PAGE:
Image via Flickr/Sarah C
A male contraceptive pill might be more and more feasible, but don’t expect to see it in pharmacies any time soon. A study published yesterday in the scientific journal PNAS described a new form of male contraception successfully tested on mice, which has led to many hailing an imminent "male pill." But guys, we’ve been here before. Many times.
The idea of a male pill has been around for a while, and it’s a very attractive one. As it stands, women have a whole range of contraceptive options, from pills to implants, patches, diaphragms, and other more scary-sounding devices. Men are pretty much stuck with condoms or vasectomies. A male pill would offer men a new way to control their role in baby-making.
It would also take some of the contraceptive burden off women. After all, the female pill has an unappealing array of potential side effects including weight gain, weird periods, nausea, and mood changes. When you’re taking the pill every day, those kind of hormonal reactions can be a real downer. Having a male alternative wouldn’t (and shouldn’t) replace the female pill—that would put a woman’s decision over her fertility in a man’s hands, and undo everything the pill did for women's liberation in the first place—but it would give couples more options to share the responsibility for contraception and pregnancy (yay for equality).
This latest solution is different from most other proposals as it works by preventing sperm from traveling from the testes to the penis; basically, they stay in storage even during the most climactic of sex scenes. Killing the action there gets around the challenge of deactivating every single sperm cell that might make its way to an egg, of which there are millions. The Australian and British scientists behind the study did this by blocking two proteins in the muscle cells that “launch” the sperm in ejaculation, a process they called “double knockout.”
“This modification produced 100 percent infertility without effects on sexual behavior or function,” they wrote. “Futhermore, double knockout sperm were capable of producing normal offspring following intracytoplasmic sperm injection into wild-type ova and implantation of the fertilised eggs into foster mothers.” That’s good—there’s no way a male pill would ever take off if it affected a man’s ability to have sex or his long-term fertility. Even better, as it’s not a hormonal solution it doesn't come with all the mood-killing side effects of the female version. As the authors explained, “Historically, most therapeutic targets have been hormonal and therefore likely to have intolerable sexual, behavioral, physiological, and psychological side effects.”
Of course, this is very early stage research. The study was on mice, not humans, and they were genetically engineered to have the relevant proteins knocked out. While the authors said that a drug could theoretically suppress the proteins, the paper is for now just a proof of concept. And even though it could be an important scientific step toward the development of the pill, science is far from the only barrier when it comes to developing male birth control.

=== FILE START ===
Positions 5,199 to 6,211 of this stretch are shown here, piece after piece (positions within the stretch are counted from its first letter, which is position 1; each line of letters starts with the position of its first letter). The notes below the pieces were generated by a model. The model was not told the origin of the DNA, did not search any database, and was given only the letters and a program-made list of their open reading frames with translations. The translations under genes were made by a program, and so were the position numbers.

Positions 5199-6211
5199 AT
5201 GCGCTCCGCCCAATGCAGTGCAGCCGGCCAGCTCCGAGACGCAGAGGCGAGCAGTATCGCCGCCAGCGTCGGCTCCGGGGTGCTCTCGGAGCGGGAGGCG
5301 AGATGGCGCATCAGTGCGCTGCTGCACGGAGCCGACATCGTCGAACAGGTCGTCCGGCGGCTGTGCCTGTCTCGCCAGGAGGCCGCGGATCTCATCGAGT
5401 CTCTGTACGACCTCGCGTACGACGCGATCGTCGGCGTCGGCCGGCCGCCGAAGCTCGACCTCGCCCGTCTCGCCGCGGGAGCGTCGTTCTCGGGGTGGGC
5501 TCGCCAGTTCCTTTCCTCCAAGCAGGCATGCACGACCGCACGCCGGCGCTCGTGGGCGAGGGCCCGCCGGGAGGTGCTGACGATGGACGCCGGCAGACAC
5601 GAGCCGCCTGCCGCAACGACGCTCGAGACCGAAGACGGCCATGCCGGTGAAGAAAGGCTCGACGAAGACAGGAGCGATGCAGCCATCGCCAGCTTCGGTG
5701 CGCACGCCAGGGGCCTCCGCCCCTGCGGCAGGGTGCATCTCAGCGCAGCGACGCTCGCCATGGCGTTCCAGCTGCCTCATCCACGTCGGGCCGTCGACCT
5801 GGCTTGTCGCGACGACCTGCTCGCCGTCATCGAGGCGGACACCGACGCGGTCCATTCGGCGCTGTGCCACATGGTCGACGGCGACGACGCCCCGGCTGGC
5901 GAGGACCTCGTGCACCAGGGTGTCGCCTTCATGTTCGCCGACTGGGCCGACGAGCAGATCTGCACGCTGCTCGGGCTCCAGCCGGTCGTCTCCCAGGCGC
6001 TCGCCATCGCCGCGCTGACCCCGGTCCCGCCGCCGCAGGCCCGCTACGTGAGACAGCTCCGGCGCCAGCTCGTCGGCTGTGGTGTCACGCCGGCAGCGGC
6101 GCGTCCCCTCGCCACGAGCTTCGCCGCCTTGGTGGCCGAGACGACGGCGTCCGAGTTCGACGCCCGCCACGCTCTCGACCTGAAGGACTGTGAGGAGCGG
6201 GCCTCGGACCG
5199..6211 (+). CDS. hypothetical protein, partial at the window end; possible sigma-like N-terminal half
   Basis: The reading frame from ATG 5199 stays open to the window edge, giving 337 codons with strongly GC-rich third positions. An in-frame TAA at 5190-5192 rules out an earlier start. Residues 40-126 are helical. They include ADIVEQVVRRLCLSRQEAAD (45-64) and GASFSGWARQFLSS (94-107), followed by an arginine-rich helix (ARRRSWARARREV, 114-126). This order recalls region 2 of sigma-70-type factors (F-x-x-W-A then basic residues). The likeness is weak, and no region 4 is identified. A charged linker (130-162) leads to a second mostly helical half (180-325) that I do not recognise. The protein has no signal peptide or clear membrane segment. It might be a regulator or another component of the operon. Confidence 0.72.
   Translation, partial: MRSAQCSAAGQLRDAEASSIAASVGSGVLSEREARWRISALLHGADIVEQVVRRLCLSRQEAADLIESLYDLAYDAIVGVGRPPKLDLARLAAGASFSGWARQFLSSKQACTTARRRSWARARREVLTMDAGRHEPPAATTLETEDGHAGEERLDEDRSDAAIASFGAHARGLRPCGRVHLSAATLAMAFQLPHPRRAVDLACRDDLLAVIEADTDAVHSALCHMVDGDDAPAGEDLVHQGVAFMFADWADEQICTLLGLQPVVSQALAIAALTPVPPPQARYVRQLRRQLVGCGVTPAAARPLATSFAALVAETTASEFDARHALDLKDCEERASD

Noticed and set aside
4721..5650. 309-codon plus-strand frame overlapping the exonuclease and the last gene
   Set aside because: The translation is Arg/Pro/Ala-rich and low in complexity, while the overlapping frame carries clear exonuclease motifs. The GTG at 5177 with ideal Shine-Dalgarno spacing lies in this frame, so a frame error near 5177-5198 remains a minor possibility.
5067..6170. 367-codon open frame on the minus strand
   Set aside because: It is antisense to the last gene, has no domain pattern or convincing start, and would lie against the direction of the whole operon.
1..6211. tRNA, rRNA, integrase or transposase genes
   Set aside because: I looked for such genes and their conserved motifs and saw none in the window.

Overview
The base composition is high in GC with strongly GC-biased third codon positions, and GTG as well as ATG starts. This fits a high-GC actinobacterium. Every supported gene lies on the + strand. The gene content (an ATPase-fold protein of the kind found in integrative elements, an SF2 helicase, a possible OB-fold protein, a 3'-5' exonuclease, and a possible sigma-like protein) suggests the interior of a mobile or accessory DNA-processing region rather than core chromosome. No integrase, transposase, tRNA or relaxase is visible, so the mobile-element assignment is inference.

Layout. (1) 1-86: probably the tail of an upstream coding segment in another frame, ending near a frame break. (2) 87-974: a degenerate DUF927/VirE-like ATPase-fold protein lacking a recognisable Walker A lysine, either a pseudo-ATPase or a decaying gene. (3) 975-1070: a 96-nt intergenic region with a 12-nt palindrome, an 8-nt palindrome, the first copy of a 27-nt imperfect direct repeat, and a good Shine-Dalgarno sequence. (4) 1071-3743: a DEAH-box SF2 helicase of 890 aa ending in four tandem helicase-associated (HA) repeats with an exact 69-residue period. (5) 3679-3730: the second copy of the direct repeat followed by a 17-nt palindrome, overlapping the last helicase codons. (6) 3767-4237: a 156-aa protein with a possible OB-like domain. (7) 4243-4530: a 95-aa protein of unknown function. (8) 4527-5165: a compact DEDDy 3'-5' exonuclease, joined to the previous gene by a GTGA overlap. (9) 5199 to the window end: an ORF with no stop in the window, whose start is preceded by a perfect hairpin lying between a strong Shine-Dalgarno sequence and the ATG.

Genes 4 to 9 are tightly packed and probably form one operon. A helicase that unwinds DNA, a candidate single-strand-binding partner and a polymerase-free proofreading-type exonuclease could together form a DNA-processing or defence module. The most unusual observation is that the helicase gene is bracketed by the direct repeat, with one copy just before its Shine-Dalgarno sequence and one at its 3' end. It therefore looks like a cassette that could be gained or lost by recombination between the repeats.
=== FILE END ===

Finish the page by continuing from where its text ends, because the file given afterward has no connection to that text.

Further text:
Carl Djerassi is the "father" of the (female) pill. Image via Flickr/Hubert Burda Media
The fact is, big pharma just doesn’t seem to be interested. They don’t think there’s money in a male pill. That doesn't necessarily reflect a lack of demand—a 2005 study found that over 55 percent of men accepted the idea of hormonal “male fertility control,” which would mean a lot of potential customers. But there are other barriers that could be holding back drug companies from investing in male contraception.
It’s something Carl Djerassi, the “father” of the female pill, has recognised for a long time. A self-declared feminist, he wrote in an essay in Wired earlier this year that scientists already know how to create a male pill, but that economics are standing in the way. He explained that a major problem is the length of time a man remains fertile, which is over twice that of women:
“A young woman will not ask whether continued use of her Pill would affect her fertility at 45 or 50, whereas many 20-year-old men would require a guaranteed answer. To provide an epidemiologically valid answer to a young man would be expensive, time-consuming (thus cannibalising most of the potential patent life) and open to lawsuits, since men may blame their Pill for age-related erectile dysfunction and prostate-gland problems.”
The costs of testing a male pill and the lack of patent potential, coupled with the risk of lawsuits, make the male pill a double-knockout for drug companies, and without them onboard, it's unlikely the idea will ever become a widespread reality. When it comes to the male reproductive system, all efforts are focused where the money is: preventing impotence and improving performance. Until those priorities change, we'll keep seeing stories about male pills that are just a few years away, but they'll remain just stories. In short, it looks like we won’t be having male contraceptive-induced apocalyptic orgies any time soon.
That's unless, of course, we forgo pills altogether and just sterilize ourselves after freezing a few gametes for later. That’s the future Djerassi painted in an interview with the Daily Mail two years ago, when he said that in the next 20 years, young people will “do away with the need for contraception by being sterilised, and withdraw their eggs and sperm from the bank when they are ready to have a child via IVF.”
So perhaps there'll be no demand for a male pill soon, anyway. If the contraceptives of the present give us sex without babies, the birth control of the future gives us babies without sex.